``At that time the Devil became envious of me, because of the wage which I was earning before the Lord in respect of what I did for strangers and for other folk who were in want, for he saw how diligent I was in manual labour, and he was exceeding jealous of me. And he entered into a certain woman who was a nun, and who came to me, and employed me to do certain hand work, and when I had finished it I gave it to her, and she talked to me about further work.

``And it became a customary thing for us to meet each other, and the Enemy put it into my heart to take work of the hands from her. And when we had learned to talk freely to each other we ate bread together, and the affair continued to grow until at last we brought forth death, and produced iniquity. And when once I had fallen with her into folly we remained in this wicked state for six months.

``Afterwards I meditated in my heart upon what I had done, and I grieved, and wept exceedingly, and I was always having sighs. And I thought in my heart when I was alone, saying, `If I were to die to-day or to-morrow they would punish us with a severe punishment, with the gnashing of teeth, and with outer darkness, and with the fire that cannot be quenched, and with the worm that never sleepeth, and that devoureth the soul. Rise up, let us escape from this place, let us get away into the desert.' And I wished to escape from the sin.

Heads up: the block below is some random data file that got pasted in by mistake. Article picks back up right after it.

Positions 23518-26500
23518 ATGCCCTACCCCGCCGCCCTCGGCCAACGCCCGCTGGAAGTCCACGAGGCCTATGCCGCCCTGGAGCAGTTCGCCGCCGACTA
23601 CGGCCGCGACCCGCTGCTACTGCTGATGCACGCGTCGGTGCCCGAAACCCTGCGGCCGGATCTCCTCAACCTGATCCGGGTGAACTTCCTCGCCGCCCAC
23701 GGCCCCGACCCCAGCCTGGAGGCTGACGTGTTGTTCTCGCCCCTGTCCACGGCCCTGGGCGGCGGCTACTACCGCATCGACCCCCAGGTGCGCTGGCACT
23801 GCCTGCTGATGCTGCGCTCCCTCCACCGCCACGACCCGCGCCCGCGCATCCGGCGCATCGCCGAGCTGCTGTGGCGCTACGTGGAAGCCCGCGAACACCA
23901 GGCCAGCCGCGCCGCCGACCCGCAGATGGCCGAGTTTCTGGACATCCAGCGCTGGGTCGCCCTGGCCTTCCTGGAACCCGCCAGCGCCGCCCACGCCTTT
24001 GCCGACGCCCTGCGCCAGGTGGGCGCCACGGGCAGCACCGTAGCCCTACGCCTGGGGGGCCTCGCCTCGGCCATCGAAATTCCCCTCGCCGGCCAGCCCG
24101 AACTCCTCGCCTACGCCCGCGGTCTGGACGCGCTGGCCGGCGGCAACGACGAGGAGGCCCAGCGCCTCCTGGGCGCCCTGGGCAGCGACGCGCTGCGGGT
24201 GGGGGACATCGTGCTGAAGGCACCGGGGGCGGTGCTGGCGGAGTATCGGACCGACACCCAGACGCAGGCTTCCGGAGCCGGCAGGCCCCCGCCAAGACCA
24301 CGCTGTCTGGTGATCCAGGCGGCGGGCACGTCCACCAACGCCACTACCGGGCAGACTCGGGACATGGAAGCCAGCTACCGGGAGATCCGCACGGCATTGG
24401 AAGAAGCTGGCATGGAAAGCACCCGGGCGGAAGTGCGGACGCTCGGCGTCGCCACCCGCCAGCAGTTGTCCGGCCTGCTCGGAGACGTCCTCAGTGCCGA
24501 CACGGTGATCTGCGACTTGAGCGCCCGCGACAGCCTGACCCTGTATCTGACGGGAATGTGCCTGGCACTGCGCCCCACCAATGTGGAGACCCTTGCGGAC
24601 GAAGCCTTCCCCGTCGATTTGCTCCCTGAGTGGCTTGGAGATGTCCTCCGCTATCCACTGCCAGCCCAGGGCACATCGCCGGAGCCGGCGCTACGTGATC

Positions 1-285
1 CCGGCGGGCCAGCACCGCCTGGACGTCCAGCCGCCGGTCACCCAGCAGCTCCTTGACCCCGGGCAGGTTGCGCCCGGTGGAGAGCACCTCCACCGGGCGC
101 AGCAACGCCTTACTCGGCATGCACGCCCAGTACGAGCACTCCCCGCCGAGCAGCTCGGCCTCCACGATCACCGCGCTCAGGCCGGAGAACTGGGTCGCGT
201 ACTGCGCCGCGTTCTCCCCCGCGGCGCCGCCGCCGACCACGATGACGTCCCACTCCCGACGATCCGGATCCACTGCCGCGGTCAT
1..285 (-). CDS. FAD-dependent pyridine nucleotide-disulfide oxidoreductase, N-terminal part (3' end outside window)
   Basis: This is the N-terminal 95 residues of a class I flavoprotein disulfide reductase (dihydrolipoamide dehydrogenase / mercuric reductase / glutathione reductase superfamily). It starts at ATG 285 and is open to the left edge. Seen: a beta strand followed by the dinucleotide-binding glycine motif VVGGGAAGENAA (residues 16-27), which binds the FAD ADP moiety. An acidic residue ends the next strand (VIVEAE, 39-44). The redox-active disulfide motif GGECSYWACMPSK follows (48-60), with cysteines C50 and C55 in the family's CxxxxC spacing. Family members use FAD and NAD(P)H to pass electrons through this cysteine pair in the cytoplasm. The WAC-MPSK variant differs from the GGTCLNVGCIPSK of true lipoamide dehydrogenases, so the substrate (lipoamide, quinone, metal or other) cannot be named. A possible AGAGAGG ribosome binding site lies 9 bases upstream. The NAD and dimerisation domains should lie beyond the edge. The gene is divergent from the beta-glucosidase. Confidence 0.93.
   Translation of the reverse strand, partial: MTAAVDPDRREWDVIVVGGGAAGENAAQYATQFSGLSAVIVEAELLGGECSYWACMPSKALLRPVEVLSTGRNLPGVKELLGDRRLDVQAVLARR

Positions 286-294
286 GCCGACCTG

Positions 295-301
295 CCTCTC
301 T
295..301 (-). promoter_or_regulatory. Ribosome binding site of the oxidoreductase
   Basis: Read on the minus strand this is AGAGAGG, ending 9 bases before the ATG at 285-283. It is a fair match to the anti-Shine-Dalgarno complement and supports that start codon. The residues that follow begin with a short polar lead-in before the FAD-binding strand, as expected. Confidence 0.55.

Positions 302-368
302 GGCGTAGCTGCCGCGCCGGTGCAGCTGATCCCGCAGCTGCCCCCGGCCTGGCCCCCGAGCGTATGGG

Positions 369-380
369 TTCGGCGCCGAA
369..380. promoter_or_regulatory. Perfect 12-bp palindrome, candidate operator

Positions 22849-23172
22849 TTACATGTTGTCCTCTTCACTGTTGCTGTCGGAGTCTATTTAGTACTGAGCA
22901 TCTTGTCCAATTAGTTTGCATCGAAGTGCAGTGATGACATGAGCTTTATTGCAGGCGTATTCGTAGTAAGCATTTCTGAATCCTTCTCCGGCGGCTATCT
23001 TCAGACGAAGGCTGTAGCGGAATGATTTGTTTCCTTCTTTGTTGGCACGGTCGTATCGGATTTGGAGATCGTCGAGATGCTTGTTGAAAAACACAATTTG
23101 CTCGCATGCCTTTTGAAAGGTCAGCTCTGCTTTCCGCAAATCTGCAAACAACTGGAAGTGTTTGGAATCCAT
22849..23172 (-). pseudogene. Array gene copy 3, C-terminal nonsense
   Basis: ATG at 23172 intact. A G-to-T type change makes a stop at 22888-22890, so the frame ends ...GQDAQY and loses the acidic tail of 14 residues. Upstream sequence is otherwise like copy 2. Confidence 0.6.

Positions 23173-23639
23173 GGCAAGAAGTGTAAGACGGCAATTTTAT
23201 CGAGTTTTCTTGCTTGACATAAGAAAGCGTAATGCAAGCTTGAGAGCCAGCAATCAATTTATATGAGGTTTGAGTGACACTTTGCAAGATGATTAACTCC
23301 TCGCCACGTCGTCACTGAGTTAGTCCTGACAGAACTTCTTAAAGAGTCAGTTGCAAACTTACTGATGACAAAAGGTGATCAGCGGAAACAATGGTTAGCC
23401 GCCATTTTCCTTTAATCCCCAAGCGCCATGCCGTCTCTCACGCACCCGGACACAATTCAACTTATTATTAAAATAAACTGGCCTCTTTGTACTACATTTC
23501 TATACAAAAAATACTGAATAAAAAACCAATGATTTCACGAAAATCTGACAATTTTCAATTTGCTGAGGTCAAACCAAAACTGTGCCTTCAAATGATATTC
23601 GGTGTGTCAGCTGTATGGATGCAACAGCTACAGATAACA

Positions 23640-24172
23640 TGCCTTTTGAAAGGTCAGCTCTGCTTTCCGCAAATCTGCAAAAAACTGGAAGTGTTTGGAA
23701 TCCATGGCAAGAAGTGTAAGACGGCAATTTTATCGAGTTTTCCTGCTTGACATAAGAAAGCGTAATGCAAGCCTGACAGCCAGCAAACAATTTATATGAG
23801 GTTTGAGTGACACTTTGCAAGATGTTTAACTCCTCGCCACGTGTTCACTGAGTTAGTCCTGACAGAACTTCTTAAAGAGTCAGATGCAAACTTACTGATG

``And I rose up and came forth, and I departed into the desert, and I have never been with that woman since I have been here. And I found this spring of water, and this palm-tree, and this cave. This palm-tree yieldeth twelve bunches of dates each year, a bunch for each month, and one bunch of dates is sufficient to last me for the month. I possess nothing, neither raiment nor the food of bread. My hair increaseth, and as my clothes were worn out utterly long ago, I clothe myself, as is most seemly, with the raiment of my hair. And behold, it is thirty years since I came to this place, and the climate thereof bestoweth upon me health uniformly. And I never eat bread.''